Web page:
Wednesday’s Daily Express back page – “That’s Gunner cost you” #tomorrowspaperstoday #bbcpapers #Olympiacos #mufc pic.twitter.com/n4rJ0fT4X9

    — Nick Sutton (@suttonnick) February 25, 2014


     Wednesday's Daily Mirror back page - "Greek Clods" #tomorrowspaperstoday #bbcpapers #Olympiacos #mufc pic.twitter.com/954Vdj9BOU

    — Nick Sutton (@suttonnick) February 25, 2014


     Wednesday's Sun back page - "Mousacka for Moyes" #tomorrowspaperstoday #bbcpapers #Olympiacos #mufc pic.twitter.com/BjnEwdTap9

    — Nick Sutton (@suttonnick) February 25, 2014


     Wednesday’s Daily Telegraph Sport “Clueless, aimless and hopeless” #tomorrowspaperstoday #bbcpapers #Olympiacos #mufc pic.twitter.com/zg9vWZ9saS

    — Nick Sutton (@suttonnick) February 25, 2014


    These headlines have taken on a new intensity in their depiction of Moyes' position. The previous accepted wisdom—that David Moyes would be given the time Sir Alex Ferguson called for him to get in May of last year—must surely be called into question, by the depths to which United have sunk under his stewardship.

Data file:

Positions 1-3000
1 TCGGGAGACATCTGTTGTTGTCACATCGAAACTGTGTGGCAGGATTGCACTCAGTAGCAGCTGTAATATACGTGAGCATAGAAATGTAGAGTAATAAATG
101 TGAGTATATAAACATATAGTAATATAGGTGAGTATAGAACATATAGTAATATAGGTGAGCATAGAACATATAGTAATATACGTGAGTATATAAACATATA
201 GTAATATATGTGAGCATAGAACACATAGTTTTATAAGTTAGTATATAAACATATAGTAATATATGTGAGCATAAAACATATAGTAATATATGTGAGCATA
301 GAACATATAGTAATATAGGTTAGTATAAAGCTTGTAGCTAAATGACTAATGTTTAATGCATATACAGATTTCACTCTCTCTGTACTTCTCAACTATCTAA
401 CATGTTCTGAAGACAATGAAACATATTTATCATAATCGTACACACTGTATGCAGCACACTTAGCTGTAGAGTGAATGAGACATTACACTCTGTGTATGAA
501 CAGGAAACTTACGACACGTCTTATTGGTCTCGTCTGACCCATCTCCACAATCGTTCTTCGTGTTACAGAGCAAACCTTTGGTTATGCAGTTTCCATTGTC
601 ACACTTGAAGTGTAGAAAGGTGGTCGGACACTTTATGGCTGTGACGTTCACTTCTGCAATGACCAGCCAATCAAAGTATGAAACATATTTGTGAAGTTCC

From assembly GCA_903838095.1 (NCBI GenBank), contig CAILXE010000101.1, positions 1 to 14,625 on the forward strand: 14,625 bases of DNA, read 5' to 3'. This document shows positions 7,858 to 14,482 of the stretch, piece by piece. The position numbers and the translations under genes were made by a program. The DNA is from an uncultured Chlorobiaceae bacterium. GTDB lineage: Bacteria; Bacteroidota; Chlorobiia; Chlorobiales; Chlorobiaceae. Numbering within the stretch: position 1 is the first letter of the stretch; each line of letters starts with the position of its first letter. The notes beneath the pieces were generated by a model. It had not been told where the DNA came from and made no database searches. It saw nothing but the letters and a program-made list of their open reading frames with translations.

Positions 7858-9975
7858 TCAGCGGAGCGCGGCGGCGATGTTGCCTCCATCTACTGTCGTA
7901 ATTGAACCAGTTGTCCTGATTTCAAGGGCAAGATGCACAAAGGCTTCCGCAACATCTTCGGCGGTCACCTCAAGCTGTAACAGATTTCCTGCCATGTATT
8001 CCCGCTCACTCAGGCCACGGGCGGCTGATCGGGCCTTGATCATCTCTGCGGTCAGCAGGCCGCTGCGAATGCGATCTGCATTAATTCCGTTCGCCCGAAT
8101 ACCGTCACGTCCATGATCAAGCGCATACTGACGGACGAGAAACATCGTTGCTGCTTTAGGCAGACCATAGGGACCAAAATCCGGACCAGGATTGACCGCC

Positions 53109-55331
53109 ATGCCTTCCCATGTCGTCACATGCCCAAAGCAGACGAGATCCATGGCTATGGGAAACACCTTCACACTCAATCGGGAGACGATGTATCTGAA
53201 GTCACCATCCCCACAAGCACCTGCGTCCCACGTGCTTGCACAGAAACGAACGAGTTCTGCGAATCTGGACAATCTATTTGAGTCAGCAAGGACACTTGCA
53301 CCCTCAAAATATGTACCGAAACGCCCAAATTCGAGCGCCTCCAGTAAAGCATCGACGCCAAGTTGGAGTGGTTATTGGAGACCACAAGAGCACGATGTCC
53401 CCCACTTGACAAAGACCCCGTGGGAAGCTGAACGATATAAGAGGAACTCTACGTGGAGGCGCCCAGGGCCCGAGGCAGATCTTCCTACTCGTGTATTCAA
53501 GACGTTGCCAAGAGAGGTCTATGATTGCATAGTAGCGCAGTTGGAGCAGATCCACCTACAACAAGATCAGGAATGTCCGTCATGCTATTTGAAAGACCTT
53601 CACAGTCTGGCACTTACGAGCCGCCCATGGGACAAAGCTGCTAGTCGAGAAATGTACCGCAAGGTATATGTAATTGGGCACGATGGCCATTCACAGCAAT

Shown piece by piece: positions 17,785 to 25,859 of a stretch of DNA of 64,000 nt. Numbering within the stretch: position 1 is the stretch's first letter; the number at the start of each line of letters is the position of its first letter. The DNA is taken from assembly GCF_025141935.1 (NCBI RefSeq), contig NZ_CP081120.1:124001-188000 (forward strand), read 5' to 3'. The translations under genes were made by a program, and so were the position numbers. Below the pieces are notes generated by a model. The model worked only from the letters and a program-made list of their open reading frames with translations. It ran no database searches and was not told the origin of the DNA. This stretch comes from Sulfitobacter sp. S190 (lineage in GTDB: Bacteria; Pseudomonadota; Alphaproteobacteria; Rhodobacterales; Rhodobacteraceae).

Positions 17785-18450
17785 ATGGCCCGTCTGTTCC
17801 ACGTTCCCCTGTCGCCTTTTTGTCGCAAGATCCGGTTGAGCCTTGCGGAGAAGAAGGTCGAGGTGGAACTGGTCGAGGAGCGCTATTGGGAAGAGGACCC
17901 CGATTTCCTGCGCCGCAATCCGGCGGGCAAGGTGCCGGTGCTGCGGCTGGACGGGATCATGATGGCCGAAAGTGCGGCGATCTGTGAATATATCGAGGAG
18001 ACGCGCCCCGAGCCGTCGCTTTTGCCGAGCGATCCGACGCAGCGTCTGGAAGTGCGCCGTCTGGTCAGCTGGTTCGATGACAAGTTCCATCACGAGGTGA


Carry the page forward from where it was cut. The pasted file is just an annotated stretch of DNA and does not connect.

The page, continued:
Lisa Carrick Will Take You on If You Criticise Michael Carrick

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    Nathan Cox/Getty Images

    Roy Keane said of Michael Carrick's post match interview, broadcast on ITV “The interview was flat, just like United's performance.” (h/t The Metro)

    Lisa Carrick stood by her man, in a tweet, since deleted, which read “Roy Keane what a **** says anything to provoke a reaction . That's all .. Done ...”

    If Mrs. Carrick will stick up for Michael in the face of Roy Keane, it is probably best not to mess with her.